If we consider the specifics of the history of the Marcoses, then, if we extricate ourselves from a colonialist narrative of third-world dictatorship and first-world democracy, we see that the theatre of politics that the Marcoses created was highly seductive. It was a theatre that the West, also, was deeply imbricated in. This is why the excess of theatricality of the immersive musical form is both allegory and vehicle for communicating the affective nature of populism, something that either the more realist ‘book-musical’ or naturalist representation cannot properly capture. The gimmick is to tell this history as a disco. The coup is to show that it really was disco.

Here Lies Love’s concept also ties into several aspects of Filipino performance. While the immersive dance floor experience is reportedly a nod to the fact that Imelda converted one of her New York properties into a disco, it also resonates with the very popular forms of variety television in the Philippines – shows such as Party Pilipinas, ASAP and Eat Bulaga, which feature music (including many covers of US hits), comedy and other ‘acts.’ The party atmosphere of these programmes show a pleasure in performance, the labour of ‘being theatrical’, putting on a show. This is also evident in the history of ‘serious’ theatre companies in the Philippines, such as the Philippine Educational Theatre Association (PETA), which was actively anti-Marcos, which employ a wider palette of theatrical tools than our categories in the UK might often allow. This includes, for example, the use of pop music and dance in a show about Overseas Foreign Workers (The Silent Soprano, 2007-2008), which Anril Tiatco writes about in a 2013 article for Asian Theatre Journal. The multi-disciplinary and ‘variety’ aspect of all these performance forms seem to inform the frenetic excess of Here Lies Love, which borrows from both Western modes of music and dance as well as at times seeming to borrow the gestural vocabulary and arm positions of traditional Philippine dance forms such as tinikling and singkil. 

Rather more deeply, I also want to argue that Here Lies Love resonates with Philippine theatre scholar Doreen Fernandez’s concept of palabas. In Tagalog, palabas simply means ‘show’ or performance, but Fernandez points out that labas means ‘outside.’ Palabas can therefore mean ‘performance’ but also ‘outwardness’, an outwardly directed energy that, as Fernandez suggests, begins from the individual (actor) but radiates out to the community. Here Lies Love is an entirely palabas show: showy, but all about the ensemble; centred on the authoritative central performance of Mendoza but tied to the sociality of the dance floor.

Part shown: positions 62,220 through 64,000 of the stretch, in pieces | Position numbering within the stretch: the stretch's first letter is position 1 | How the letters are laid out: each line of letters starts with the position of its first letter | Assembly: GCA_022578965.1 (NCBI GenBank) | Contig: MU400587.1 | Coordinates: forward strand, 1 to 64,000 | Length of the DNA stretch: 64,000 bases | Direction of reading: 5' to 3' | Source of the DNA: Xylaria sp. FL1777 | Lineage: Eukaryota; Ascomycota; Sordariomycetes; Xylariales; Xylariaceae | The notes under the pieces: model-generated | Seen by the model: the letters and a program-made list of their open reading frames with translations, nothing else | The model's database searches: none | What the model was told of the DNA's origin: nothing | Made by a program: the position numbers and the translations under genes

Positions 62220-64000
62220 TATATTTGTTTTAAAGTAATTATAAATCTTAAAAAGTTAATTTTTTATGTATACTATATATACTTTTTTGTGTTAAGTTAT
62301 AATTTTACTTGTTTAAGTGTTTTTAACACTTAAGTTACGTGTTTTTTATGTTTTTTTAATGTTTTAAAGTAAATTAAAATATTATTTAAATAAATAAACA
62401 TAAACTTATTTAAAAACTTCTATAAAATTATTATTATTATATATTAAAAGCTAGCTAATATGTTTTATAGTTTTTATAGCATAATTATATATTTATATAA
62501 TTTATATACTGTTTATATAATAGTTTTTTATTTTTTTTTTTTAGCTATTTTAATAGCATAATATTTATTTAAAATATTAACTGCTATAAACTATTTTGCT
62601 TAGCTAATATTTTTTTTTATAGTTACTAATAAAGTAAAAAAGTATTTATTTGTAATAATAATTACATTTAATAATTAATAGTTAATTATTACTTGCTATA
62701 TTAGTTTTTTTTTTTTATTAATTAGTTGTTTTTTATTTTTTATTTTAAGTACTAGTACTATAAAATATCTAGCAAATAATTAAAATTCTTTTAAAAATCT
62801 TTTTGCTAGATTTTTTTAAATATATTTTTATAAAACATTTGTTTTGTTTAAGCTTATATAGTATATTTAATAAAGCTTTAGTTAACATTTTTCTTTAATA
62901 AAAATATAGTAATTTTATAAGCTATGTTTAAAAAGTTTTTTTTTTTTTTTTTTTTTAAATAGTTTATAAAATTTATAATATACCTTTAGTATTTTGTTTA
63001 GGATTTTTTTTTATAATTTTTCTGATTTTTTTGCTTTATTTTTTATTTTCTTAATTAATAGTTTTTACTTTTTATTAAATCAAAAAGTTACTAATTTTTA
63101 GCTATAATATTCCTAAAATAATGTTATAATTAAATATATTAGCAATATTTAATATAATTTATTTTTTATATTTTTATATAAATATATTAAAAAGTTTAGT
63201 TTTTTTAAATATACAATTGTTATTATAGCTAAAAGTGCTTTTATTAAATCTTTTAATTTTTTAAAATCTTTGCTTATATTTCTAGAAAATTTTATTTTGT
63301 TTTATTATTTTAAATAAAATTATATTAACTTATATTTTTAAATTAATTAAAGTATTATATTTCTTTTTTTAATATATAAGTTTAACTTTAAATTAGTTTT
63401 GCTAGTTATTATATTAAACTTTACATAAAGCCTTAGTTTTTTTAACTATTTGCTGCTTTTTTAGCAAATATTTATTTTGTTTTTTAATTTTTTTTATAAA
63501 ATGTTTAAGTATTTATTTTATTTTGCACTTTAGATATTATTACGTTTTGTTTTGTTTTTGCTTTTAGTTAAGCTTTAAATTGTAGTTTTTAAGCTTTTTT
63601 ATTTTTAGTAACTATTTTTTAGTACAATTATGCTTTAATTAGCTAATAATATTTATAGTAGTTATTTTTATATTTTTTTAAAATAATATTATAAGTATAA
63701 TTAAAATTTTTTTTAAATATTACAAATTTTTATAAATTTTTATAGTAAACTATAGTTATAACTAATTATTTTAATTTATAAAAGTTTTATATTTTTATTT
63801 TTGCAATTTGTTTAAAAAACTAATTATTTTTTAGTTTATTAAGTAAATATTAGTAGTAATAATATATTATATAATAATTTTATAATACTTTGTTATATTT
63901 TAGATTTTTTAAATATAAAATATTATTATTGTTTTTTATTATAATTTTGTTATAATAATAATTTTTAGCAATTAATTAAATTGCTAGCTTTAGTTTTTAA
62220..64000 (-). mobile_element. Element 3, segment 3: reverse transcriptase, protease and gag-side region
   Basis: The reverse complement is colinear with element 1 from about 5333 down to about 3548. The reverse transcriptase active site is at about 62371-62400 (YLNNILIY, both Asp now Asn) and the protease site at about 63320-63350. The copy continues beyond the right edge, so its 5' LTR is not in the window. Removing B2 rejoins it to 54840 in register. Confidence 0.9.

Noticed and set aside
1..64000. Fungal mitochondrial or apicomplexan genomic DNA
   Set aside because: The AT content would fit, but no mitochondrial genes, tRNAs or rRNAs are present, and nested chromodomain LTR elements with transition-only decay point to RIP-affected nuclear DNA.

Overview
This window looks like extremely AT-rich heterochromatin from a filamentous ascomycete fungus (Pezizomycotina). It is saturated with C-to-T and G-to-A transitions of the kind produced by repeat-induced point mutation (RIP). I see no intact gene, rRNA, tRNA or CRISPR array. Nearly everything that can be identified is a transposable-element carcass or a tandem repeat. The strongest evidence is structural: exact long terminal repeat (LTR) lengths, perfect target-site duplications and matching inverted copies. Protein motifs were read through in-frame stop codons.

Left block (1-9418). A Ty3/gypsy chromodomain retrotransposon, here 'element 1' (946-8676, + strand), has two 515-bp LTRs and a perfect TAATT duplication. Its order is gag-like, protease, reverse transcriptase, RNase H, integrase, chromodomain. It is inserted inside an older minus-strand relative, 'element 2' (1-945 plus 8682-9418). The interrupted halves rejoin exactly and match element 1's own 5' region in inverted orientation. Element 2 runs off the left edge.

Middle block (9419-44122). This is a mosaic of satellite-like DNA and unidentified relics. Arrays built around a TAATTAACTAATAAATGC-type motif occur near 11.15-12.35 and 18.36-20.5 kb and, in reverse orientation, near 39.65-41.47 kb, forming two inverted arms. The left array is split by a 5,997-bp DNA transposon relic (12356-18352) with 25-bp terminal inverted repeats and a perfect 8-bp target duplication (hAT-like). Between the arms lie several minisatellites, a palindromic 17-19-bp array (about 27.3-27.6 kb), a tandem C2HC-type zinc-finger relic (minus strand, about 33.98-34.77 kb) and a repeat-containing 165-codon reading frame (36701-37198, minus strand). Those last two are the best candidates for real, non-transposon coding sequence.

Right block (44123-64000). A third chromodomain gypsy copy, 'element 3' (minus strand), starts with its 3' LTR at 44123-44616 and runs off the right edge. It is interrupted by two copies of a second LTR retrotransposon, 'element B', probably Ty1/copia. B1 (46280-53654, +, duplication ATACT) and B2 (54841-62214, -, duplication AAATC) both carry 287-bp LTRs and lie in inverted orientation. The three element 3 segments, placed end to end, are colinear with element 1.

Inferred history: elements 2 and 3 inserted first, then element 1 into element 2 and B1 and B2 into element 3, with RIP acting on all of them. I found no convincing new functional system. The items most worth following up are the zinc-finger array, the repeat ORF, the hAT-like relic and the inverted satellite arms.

So what is the point that this excess of theatricality makes? For me, the refusal of the realist representation is also a refusal of the traditional way by which the narrative of the colonizer/colonized is rehearsed and staged. A realist representation—even one which focused on the heroes of the People’s Power Revolution—gets caught in a narrative trap in which the third world needs saving. What Here Lies Love, with its all-East Asian cast, does instead is bring the agency of East Asian characters, and more importantly, East Asian actor to the stage. The theatrical excess refuses a regime of representation by which the East Asian actor is becomes only a signifier for Otherness. It highlights the craft and skill of the ensemble, foregrounding the labour of their performance, the craft of constructing the spectacle.[1]

Since 2010, Imelda Marcos has been a member of the Philippine House of Representatives under the government of President Benigno Aquino III, Ninoy’s son. According to a friend in Manila, the Marcos mythology is currently experiencing resurgence, with their image again becoming quite chic, a testament to the power of the politics of appearance. One might expect Here Lies Love, for all its showy excess, might perform this same chicification. In the end, it is because of its theatricality, that it does exactly the opposite.


[1] A related point is the way that these East Asian characters really trouble stereotypes. This is particularly the case in its depiction of East Asian masculinity in the characters of Ferdinand Marcos (Mark Bautista) and Ninoy Aquino, which are as far from the asexual stereotype familiar in Western media as you can get.



If you are familiar with any one work of the late author David Foster Wallace, it is likely to be his commencement speech for the 2005 graduating class of Keynon College, a small liberal arts school in Ohio. The audio recording of the speech has been fairly popular on YouTube, and the transcript of the short speech was published as a slim volume called This is Water: Some Thoughts, Delivered on a Significant Occasion, on Living a Compassionate Life, by DFW’s regular publisher, Little, Brown, to be dutifully given to every college and high-school grad until the end of time.

If you were unfamiliar with this before, you might be now, because the speech has been turned into a 9 minute ‘videogram’ by a group called The Glossary, and millions have been sharing this new, ‘excerpt’ on Facebook and Twitter. The Glossary has taken the speech, shortened it, illustrated it with actors, added music, and in doing so, completely missed the point.

The problem is the mode of representation, a kind of theatricalised literalism of a conceptual or philosophical enquiry, and the seeming incompatibility of the two forms. Therefore, the video as adaptation of David Foster Wallace’s speech raises for me a number of interesting issues regarding the limits of (theatrical) representation, the incongruity of concepts and embodiment, and the desire for packaged profundities over the work of thinking, which, in a way is precisely what DFW is trying to warn against in the video.

Firstly, here is the original:

(Part 1)

(Part 2)

And this is the adaptation by The Glossary: